Affect status and perception of exacerbation in patients with asthma
Exacerbations occur commonly in patients with asthma but factors affecting perception of dyspnea during exacerbation are not well known. This investigation was designed to determine the effects of negative mood on perception of dyspnea during exacerbation. A total of 47 patient aged 28‐78 years (mean age, 52.5 years) admitted with acute asthma had recordings of blood gas pressure, negative mood score, forced expiratory volume in 1 second (FEV1), and dyspnea score at admission and at the 72nd hour. Perceived intensity of dyspnea was estimated using a modified Borg scale. The negative mood was assessed with an overall of six mood adjectives (nervous‐anxious, sad‐blue, and tired‐drowsy). High negative mood score was defined as the score above the cutoff point (median score, >7). Borg sore of patients with a high negative mood score was higher than that of patients with a low negative mood score (6.3 ± 2.5 versus 4.4 ± 2.4; p = 0.01). The high Borg sore of asthmatic patients with high negative mood persisted even at the 72nd hour (1.6 ± 0.9 versus 1.0 ± 0.7; p = 0.01). FEV1 values of both groups at admission were similar. The negative mood score (beta = 0.68; p = 0.0001) and initial FEV1 (beta = −0.42; p = 0.01) were the important determinants of Borg score at admission in all patients with multivariate analysis but not arterial oxygen pressure, arterial carbon dioxide pressure, asthma duration, and female sex. This study indicated that emotional factors, as well as the level of airways obstruction, predicted the magnitude of dyspnea at exacerbation of asthmatic patients. Thus, the emotional factors should be taken into account in the treatment of dyspnea at exacerbation.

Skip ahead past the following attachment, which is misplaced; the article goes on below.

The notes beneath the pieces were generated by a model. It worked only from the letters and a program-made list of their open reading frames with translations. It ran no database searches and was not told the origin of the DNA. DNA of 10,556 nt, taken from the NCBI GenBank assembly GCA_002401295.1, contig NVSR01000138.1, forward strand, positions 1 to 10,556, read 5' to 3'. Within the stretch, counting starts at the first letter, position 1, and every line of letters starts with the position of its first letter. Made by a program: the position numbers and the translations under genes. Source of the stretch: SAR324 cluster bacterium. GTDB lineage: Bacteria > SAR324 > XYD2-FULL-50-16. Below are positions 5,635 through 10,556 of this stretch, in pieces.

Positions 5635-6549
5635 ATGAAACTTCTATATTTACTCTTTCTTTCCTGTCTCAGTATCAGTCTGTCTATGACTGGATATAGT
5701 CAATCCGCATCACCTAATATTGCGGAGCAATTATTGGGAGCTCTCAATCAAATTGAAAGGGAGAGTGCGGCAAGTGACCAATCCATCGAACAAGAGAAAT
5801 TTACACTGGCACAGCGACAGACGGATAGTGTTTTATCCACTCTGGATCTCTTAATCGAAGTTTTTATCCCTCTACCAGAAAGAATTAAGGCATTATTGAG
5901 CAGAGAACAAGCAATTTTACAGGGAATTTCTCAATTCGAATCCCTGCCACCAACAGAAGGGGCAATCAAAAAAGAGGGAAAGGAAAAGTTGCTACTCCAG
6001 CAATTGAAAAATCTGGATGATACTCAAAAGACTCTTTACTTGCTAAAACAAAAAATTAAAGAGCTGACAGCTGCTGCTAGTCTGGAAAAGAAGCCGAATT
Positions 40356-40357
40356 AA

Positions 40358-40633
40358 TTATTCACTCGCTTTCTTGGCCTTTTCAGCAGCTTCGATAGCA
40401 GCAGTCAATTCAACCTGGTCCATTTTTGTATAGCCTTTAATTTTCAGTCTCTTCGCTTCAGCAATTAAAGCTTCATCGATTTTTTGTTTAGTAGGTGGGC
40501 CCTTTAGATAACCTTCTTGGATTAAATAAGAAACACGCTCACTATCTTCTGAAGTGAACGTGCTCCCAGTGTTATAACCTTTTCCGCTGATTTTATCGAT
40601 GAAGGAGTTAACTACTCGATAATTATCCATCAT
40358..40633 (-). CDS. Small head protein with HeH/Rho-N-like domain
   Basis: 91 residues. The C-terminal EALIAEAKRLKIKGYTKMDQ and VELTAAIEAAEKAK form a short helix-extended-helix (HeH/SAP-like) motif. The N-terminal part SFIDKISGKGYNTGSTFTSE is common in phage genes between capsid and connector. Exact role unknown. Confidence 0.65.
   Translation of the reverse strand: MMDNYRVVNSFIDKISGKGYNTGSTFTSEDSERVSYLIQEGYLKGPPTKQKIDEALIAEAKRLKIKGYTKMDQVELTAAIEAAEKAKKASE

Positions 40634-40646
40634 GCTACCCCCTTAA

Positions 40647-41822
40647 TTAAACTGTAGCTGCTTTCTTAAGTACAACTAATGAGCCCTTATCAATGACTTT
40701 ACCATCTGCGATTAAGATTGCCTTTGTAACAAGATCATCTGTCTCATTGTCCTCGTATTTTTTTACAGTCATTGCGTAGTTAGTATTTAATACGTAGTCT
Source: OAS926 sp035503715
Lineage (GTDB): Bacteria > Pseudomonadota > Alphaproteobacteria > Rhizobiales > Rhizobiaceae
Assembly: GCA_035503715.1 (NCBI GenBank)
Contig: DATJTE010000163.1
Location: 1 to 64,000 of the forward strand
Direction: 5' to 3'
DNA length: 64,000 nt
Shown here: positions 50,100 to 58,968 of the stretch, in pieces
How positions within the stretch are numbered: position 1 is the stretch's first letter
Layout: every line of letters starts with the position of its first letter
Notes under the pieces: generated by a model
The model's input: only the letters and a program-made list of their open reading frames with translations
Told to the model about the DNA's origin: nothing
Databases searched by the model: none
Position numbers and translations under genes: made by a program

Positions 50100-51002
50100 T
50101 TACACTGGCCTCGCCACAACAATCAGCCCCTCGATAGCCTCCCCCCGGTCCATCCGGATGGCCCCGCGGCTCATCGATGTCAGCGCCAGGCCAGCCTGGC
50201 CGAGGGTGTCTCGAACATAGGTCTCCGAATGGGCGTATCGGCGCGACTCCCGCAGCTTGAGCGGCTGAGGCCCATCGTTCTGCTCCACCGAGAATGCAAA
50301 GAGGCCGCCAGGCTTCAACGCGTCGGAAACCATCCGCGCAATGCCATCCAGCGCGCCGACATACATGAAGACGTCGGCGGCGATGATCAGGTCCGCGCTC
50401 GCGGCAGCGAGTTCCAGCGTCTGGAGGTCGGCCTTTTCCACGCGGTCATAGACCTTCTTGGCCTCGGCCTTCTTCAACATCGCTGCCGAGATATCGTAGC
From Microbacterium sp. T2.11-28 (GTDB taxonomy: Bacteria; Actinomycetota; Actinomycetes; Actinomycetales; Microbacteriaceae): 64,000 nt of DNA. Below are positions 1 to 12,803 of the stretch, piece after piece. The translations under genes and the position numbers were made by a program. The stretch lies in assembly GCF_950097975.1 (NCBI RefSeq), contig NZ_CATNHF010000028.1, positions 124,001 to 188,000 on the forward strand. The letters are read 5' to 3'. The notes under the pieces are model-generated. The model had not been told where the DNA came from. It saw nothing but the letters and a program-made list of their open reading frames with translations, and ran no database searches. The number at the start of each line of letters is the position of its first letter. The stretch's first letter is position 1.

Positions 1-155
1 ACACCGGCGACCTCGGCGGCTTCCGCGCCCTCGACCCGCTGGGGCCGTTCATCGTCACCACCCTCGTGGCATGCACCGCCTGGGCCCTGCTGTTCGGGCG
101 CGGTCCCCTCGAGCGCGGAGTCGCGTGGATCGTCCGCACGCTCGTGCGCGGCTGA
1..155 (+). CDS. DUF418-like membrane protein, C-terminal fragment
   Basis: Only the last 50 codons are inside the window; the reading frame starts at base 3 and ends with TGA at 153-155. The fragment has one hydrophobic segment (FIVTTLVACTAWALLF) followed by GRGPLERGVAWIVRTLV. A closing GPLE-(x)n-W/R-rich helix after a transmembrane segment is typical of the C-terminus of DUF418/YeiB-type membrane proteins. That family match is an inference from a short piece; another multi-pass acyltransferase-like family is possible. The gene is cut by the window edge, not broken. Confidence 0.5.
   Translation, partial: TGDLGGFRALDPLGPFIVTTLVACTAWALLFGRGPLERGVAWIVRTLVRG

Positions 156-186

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Allergy and Asthma Proceedings
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